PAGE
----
Nor’easter Could Add to Long Island Sandy Damage

A tree leans on a Commack home as a result of Hurricane Sandy. (Jaclyn Gallucci/Long Island Press)

The Nor’easter headed for Long Island on Wednesday may exacerbate Hurricane Sandy’s damage to the area, officials warn.

The coastal storm is forecast to bring heavy winds, rain and possibly a light dusting of snow in some areas, which could lead to additional power outages and property damage.


Nassau County Executive Ed Mangano told residents in low-lying areas to evacuate for the storm.

“After Sandy has hit, I think those residing in a storm surge zone know who they are, and should leave,” he said.

The National Weather issued coastal flood watches for both the south and north shores of the Island. The south shore can expect to see a storm surge of around three feet at the times of high tide early Wednesday afternoon and again after midnight.

While this is nowhere near the record storm surges that hit the area during Hurricane Sandy, it will add to beach erosion, especially since many beaches and vulnerable shore roads lost their protective dunes in last week’s storm.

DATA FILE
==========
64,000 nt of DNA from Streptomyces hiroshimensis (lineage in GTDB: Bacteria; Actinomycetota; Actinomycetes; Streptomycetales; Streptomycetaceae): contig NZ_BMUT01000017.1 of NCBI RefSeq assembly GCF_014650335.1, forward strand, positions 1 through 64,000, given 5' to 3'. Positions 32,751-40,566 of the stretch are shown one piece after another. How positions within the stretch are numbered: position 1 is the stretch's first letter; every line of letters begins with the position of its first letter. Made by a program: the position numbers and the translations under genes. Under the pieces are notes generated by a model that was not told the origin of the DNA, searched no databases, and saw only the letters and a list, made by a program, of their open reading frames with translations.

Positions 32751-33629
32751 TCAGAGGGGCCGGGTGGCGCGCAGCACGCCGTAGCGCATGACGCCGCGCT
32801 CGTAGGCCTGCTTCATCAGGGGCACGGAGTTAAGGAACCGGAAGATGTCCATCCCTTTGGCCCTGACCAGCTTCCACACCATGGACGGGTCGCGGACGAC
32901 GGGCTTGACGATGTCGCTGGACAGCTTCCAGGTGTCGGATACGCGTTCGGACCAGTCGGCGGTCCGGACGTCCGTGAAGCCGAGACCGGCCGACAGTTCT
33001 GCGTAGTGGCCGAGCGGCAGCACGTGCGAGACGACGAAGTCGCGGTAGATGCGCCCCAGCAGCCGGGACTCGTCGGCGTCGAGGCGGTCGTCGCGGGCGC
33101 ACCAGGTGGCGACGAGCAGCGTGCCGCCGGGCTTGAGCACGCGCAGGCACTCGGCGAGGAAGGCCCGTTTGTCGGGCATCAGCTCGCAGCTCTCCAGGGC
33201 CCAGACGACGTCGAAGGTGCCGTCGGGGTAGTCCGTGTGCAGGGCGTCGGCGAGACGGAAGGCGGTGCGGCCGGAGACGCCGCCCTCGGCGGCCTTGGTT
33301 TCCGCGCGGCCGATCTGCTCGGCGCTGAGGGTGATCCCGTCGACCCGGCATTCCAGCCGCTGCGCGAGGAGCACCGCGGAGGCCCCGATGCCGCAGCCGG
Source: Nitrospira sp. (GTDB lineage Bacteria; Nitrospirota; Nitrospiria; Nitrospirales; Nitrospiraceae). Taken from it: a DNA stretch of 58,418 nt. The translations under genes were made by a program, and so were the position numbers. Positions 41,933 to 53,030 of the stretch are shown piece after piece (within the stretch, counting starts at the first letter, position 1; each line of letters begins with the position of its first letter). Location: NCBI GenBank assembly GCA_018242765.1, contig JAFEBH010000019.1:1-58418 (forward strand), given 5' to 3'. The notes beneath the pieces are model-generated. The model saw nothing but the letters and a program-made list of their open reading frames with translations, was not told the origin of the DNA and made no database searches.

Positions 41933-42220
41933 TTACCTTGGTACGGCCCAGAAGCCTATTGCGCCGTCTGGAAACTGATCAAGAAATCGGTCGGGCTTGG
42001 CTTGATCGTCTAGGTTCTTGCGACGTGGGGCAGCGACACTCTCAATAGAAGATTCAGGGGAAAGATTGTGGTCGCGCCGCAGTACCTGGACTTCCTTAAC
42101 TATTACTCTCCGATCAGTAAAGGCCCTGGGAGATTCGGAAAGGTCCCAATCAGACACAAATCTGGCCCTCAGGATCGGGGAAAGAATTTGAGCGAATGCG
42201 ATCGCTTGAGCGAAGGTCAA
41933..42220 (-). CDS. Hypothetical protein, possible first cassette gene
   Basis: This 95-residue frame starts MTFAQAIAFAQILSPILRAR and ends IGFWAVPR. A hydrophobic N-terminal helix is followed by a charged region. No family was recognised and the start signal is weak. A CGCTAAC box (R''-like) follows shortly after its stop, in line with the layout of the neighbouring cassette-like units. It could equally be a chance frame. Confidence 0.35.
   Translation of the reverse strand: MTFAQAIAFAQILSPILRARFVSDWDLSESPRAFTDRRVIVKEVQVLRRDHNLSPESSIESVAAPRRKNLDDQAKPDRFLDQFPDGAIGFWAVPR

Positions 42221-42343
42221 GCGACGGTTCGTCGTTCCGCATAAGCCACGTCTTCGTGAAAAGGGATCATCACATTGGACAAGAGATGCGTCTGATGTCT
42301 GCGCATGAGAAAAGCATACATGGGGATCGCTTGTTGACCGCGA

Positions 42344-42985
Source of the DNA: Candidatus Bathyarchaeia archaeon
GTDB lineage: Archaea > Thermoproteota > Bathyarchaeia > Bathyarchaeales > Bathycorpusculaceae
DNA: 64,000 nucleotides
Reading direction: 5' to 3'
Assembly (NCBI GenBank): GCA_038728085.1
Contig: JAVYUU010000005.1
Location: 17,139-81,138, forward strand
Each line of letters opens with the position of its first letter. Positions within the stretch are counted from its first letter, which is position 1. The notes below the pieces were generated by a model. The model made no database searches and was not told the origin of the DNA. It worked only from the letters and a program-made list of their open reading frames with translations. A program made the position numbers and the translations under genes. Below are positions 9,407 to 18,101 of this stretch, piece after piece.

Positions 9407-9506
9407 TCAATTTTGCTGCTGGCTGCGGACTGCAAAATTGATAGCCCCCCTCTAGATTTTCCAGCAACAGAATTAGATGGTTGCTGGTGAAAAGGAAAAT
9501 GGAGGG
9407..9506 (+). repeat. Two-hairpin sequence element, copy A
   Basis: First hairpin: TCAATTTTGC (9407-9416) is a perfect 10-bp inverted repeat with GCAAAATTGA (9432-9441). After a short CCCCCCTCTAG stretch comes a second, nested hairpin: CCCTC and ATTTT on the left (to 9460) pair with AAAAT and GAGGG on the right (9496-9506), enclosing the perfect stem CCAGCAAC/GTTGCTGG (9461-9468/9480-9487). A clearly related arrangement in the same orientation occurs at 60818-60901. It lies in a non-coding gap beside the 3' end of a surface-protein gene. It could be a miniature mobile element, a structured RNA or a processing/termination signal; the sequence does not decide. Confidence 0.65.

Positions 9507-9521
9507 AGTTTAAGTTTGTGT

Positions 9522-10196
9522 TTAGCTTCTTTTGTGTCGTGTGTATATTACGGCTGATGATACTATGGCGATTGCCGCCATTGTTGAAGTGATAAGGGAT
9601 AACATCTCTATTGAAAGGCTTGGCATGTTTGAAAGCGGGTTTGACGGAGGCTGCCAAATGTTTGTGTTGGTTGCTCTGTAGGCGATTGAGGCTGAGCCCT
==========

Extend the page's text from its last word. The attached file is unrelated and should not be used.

“The south shore is not in very good shape, so even just a little coastal flooding will hurt recovery efforts,” National Weather Service meteorologist Lauren Nash said.

Mangano agreed.

“I would expect, and it’s difficult to give this news, that some residents would experience a step backward in their recovery efforts,” he said.

The north shore could see surges of around three to four feet from the Long Island Sound around high tide, just after sunset on Wednesday and toward daybreak on Thursday. The NWS said that this surge could also cause widespread flooding of already vulnerable areas.

In addition to flooding concerns, a high wind watch is also in effect for Long Island. During the height of the storm Wednesday into Wednesday night, winds of 20 to 30 mph are expected and gusts could reach up to 60 mph. Nash said that this could result in downed limbs or power lines that are already loose from Sandy.

Gov. Andrew Cuomo also warned residents on Tuesday that the debris from flooded homes that currently litter the streets could turn into possible projectiles when the storm comes in.

“Normally would I consider it a life-threatening storm? No,” Cuomo said. “But these are not normal situations.”

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